Christchurch massacre: PM Jacinda Ardern meets families, hospital trauma staff
Ms Ardern reached out to the Muslim community on her visit to Christchurch on March 16. Photo: AAP
New Zealand Prime Minister Jacinda Ardern has arrived in Christchurch ahead of a planned meeting with hospital staff and victims and to help support families to bury their loved ones.
Speaking to reporters on Saturday at police headquarters, Ms Ardern said her concern and focus was on support for families affected by Friday afternoon’s massacre at two mosques in the South Island city of Christchurch.
“It is clear that young children have been caught up in this horrific attack,” she said.
An emotional Ms Ardern, who gave birth to her first child, Neve, last year, said: “This is not the New Zealand they know”.
“This is not the New Zealand that has welcomed them and that it is not a reflection of the New Zealand they know.”
Going straight from her plane to the Canterbury Refugee Centre, Ms Ardern sat down in an intimate setting with members of the Muslim community, who both thanked the nation for an outpouring of support and asked what would happen next.
“We were not expecting that, but we are very, very grateful, we are blessed,” mosque committee member Habib Ullah told the room.
“Is there any long-term plan for those who survived?,” Mr Ullah asked.
Concerns are now turning to long-term security and what the killings will mean for a community where many of the dead were sole breadwinners for families.
“There will be questions about how we ensure people’s livelihoods. How we ensure they meet day-to-day needs,” Ms Ardern said.
New Zealand Prime Minister Jacinda Ardern meets Muslim community leaders in Christchurch on Saturday. Photo: AAP
Ms Ardern has received support from world leaders in the past 24 hours including US President Donald Trump, who tweeted: “We love you New Zealand”.
He said he spoke with Ms Ardern on Saturday morning (local time), offering solidarity and support.
“Just spoke with Jacinda Ardern, the Prime Minister of New Zealand, regarding the horrific events that have taken place over the past 24 hours.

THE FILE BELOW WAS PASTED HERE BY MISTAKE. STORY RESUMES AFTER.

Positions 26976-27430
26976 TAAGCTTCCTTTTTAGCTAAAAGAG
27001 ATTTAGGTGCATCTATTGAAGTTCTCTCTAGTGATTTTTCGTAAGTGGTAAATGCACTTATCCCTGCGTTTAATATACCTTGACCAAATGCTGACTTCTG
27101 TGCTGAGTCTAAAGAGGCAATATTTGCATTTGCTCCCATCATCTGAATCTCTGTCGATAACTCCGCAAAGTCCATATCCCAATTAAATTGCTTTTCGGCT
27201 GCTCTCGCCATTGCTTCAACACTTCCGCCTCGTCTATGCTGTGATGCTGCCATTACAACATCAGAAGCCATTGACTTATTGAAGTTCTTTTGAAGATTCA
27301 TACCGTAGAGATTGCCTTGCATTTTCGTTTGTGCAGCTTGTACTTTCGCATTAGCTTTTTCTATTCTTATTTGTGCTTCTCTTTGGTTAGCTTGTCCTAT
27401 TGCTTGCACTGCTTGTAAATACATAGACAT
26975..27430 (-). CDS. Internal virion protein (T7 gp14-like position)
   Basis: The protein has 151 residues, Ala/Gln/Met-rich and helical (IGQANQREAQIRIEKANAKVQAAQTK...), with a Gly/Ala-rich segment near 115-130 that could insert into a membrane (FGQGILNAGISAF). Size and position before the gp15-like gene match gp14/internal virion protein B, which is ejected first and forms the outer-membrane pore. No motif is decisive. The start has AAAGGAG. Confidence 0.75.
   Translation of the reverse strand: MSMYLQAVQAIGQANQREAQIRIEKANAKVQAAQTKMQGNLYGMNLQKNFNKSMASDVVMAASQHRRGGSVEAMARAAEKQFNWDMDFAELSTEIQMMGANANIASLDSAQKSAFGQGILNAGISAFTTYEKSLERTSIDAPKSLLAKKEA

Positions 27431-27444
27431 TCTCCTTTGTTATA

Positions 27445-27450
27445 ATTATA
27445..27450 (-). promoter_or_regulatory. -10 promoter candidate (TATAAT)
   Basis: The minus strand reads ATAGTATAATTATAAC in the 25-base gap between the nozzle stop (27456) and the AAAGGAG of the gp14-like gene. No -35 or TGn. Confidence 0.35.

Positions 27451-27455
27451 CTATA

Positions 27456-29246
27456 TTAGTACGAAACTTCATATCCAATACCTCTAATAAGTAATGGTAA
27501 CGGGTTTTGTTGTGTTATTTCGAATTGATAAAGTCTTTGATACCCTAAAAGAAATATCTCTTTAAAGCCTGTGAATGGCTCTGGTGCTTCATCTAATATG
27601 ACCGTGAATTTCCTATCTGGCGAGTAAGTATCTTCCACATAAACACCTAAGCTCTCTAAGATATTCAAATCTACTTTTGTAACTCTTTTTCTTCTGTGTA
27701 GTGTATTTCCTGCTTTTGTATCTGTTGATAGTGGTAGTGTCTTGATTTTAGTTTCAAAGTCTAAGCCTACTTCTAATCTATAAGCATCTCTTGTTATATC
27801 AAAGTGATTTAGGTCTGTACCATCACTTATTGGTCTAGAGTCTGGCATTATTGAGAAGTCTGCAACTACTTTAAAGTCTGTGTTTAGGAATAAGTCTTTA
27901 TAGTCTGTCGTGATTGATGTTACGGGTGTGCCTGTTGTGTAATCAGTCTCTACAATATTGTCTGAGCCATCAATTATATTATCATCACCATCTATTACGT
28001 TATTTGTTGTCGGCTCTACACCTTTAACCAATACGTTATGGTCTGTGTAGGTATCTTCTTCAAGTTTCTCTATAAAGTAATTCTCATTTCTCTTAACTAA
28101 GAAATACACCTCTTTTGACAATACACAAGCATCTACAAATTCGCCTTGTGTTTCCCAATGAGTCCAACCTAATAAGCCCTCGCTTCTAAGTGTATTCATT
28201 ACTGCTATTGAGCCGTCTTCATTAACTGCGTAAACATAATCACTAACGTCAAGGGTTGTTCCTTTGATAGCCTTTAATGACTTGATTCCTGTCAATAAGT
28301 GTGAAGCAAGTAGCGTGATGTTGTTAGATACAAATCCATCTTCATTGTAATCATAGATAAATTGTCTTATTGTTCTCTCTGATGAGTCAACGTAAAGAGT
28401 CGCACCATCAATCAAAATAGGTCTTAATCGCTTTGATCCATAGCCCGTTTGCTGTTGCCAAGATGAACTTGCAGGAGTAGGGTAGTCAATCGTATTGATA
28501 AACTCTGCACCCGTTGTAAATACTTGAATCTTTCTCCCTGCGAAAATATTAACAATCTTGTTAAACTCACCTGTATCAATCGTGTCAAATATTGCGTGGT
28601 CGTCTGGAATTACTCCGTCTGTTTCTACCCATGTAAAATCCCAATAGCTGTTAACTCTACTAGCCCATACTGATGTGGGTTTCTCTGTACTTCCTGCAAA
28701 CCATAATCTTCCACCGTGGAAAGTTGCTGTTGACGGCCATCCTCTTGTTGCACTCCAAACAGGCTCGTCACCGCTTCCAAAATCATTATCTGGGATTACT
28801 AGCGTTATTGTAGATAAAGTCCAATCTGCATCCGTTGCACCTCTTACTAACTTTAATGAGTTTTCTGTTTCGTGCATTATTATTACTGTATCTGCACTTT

“I informed the Prime Minister that we stand in solidarity with New Zealand, and that any assistance the U.S.A. can give, we stand by ready to help. We love you New Zealand!,” he wrote.
Bodies of 50 people, mostly men aged between 30 and 40 years old, were expected to be identified on Saturday afternoon and returned to their families for burial.
Another 36 shooting victims, including 11 in a critical condition, remain in hospitals in Christchurch and Auckland.
Ms Ardern said local community leaders were working with authorities and ethnic liaison officers to make sure repatriation happened “in a way that is consistent with the Muslim faith while taking into account these unprecedented circumstances and the obligations to the coroner”.
She said the high security threat level would remain in place as a complex investigation was now underway as to how the “prime suspect and perpetrator” of the attacks was able to gather an arsenal of weapons and ammunition.
“Undoubtedly New Zealanders will question how someone could have come to have been in a position of weapons of this nature.
“One of the issues we’re facing is that the guns that were used in in case appear to have been modified. That is a challenge that police have been facing. That’s a challenge that we will look to address in changing our laws,” she said.
She said she had communicated with prime minister Scott Morrison on Saturday.
Brenton Harrison Tarrant, 28, has been charged with one count of murder and was remanded in custody to appear in the High Court on April 5.
“Off the back of what has been a global rise in extreme right-wing violent rhetoric, our agencies were live to that and had been undertaking work
but, again, as I’ve said, this individual was not on any watch list for either New Zealand or Australia.
“What I have sought from agencies is further work to ascertain whether or not he should have been,” she said.
Meanwhile, Mr Morrison met with Muslim leaders at a Sydney mosque on Saturday afternoon with foreign affairs minister Marice Payne.
— Henry Belot (@Henry_Belot) March 16, 2019
Mr Morrison said the “horrific event took place and was targeted to one particular community, the Islamic community, in a mosque as they went to prayers in New Zealand”.
“But in doing so, it was an attack on all peace-loving peoples, on all innocent peoples.
“And that’s why we can all stand together in support of our Muslim brothers and sisters who were the specific targets of this attack and to ensure that we speak out to ensure it doesn’t happen anywhere else, to any other Australian here or any other peace-loving person in the world today,” he said on Saturday afternoon.